"It's difficult to soar with eagles when you walk with turkeys."--Jack Rollins
Friday, July 3, 2009
Follow the Yarrow Brix Road!
There are any number of ways one can judge wines inaccurately. You can try tasting more than a hundred wines in a day, for example. Sure, there will be some pathetic, nitpicking nigglers who will say your judgments are clouded by palate fatigue, but that's foolish. It's easy to combat palate fatigue. Professional tasters use Tongue Screen. Coppertone makes a very effective Tongue Screen that has 60 SPF (Suspends Palate Fatigue). And, as a bonus, if applied correctly, it leaves your tongue with a very attractive G-string tan. Or you can judge wines inaccurately by judging them at the winery where they were produced with the winemaker standing next to you telling you what his wines smell and taste like. The power of suggestion is an amazing thing. "It kind of reminds me of Chateau Margaux, though I've heard people say it's more like Chateau Latour. What do you think?" "Oh, I was guessing maybe more like Chateau Marmont; more specifically, the room where John Belushi died." Or, if you really want to get a feel for how to judge wines inaccurately, go to a large public tasting. And, yes, I mean not only is the tasting large, but so are most of the public attending it. Walking up and down the aisles of wineries pouring at these tastings, looking at the backs of the folks tasting the wines at each table, one is vividly reminded of the starting gate at Santa Anita viewed from behind. On the upside, there were plenty of places to set down my wine glass to take notes... Plenty of spots to put down your glass here at the Pisoni Vineyard table! There's Gary, bottom(s) left
I attended one of these cattle calls (yes, nigglers, I'm mixing metaphors) at Fort Mason in San Francisco, the Grand Tasting of Pinot Days. This is a gigantic room full of Pinot Noir and the people who abuse it. When I arrived I expected the room to be redolent of cherries and blackberries and smoke and earth, but, instead, it smelled strongly of desperation, with just a pinch of hopelessness and fear. Lovely, really. Smelled just like the movie version of "Sex and the City." The coveted souvenir glass of the tasting, a gorgeous balloon glass whose delicacy clearly spoke to its being bulletproof, came with a folded, business-card-sized, piece of paper courtesy of Alder Yarrow at Vinography that listed all the possible aromas one might smell in Pinot Noir. This was an incredibly helpful tool! Especially when I needed to get a piece of food out from between my teeth. And whenever I sampled a Pinot Noir whose aroma I found ineffable, I'd consult my little Aldercard and, voila, the description would be right there. I can't tell you how many wines smelled like business card.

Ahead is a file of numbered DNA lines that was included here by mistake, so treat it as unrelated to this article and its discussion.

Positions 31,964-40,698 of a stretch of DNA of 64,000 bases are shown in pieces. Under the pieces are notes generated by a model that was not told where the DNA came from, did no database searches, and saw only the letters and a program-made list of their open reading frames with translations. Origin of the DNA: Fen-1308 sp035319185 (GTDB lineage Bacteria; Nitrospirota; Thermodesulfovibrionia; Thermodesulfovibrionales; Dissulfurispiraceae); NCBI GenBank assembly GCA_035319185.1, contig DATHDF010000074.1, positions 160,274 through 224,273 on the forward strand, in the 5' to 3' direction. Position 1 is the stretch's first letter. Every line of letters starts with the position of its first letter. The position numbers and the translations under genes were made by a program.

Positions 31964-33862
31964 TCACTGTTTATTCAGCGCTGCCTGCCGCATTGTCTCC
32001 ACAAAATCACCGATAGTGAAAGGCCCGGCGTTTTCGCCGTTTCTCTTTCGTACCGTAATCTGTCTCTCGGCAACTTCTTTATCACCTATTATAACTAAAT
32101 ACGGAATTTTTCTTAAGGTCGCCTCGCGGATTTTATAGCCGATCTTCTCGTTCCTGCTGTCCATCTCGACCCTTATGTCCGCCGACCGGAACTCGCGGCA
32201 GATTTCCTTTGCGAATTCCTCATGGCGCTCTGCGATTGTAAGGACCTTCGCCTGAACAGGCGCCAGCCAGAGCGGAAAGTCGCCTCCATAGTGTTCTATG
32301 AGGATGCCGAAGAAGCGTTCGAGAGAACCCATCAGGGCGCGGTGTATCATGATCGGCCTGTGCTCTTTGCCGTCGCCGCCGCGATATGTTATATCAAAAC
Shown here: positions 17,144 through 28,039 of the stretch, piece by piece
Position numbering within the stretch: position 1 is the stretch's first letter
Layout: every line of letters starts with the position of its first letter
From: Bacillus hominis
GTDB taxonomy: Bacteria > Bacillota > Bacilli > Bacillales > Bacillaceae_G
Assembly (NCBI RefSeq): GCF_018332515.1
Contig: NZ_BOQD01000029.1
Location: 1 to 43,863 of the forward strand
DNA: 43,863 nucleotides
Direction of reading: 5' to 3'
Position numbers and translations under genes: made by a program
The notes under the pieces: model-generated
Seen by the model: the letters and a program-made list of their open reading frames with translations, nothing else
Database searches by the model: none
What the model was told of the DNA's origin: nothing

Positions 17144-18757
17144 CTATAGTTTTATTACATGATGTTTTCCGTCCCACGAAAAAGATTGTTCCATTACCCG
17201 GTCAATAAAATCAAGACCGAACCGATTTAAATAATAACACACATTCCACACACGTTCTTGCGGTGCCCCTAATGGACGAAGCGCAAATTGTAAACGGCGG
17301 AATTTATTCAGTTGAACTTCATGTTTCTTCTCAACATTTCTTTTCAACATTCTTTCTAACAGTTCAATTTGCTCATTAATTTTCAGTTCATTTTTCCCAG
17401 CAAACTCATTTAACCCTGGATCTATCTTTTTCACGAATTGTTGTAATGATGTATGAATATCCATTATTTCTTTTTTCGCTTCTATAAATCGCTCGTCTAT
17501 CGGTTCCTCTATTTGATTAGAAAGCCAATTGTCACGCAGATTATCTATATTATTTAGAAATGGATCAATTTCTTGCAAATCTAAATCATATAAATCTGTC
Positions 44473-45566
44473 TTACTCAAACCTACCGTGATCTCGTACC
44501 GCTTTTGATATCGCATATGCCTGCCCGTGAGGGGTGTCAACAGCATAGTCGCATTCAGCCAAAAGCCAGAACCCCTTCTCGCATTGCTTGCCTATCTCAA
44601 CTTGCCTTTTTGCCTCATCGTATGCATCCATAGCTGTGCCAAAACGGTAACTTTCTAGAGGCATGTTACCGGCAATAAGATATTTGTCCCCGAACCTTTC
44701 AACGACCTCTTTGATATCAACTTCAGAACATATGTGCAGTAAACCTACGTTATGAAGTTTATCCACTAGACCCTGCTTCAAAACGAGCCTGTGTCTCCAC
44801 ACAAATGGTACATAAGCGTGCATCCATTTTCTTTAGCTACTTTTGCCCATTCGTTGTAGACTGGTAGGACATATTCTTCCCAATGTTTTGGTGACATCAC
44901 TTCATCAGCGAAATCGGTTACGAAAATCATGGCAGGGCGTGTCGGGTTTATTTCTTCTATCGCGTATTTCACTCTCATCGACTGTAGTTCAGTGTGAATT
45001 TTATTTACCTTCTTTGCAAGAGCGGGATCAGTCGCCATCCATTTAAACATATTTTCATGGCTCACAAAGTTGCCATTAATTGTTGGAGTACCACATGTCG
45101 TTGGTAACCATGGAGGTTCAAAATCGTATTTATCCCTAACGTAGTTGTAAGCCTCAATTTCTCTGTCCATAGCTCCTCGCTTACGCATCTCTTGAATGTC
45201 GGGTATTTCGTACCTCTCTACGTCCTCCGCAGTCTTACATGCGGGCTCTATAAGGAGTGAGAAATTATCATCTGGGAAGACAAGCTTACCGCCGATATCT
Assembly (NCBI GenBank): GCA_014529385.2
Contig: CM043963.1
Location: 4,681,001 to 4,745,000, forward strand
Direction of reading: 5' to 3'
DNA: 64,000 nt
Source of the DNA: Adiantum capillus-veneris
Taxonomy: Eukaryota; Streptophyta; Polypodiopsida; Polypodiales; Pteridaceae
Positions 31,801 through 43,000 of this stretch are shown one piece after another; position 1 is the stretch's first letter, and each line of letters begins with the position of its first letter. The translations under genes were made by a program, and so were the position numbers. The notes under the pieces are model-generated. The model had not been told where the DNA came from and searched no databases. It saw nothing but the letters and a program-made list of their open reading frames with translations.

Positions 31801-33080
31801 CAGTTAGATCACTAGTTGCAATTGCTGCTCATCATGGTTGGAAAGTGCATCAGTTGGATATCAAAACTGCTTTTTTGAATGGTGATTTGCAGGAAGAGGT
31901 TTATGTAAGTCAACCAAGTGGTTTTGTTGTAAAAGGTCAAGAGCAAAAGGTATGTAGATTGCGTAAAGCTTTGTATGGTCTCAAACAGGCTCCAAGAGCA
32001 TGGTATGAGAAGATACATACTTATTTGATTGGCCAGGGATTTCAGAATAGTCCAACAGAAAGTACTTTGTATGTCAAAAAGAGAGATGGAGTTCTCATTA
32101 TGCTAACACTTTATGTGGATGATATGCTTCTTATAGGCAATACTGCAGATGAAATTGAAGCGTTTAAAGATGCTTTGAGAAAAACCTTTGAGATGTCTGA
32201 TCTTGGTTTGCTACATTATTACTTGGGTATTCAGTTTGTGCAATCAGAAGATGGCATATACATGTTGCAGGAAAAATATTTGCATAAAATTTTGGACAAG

I'd like to start with some general impressions:
"I shall return!"--General Douglas MacArthur "Trix are for kids!"--General Mills (originally attributed to Michael Jackson--oh, sorry, he's dead) "Anybody seen my hair?"--General George Armstrong Custer, and me, General Nuisance
OK, now that that's out of the way, let's talk about the Pinot Noirs. The majority of the wines at the tasting were from 2006 and 2007, radically different vintages. I had a hard time tasting the '07's, not just because every table looked like a crowded field at the Breeder's Cup, but because it seemed to me that the vast majority of the '07's I tasted , from Northern California in particular, were in a very primary state, and not New Hampshire. That is, the wines seemed to me to have shut down in the bottle, showing only their primary fruit characteristics and holding back the depth and richness and complexity that I think the vintage holds. So if you read some other tasting notes from Pinot Days, and why the hell would you, keep that in mind. And get you one of those Vinography cheat sheets with all the Pinot Noir descriptors so you can follow the Yarrow Brix Road like all the other mental Munchkins!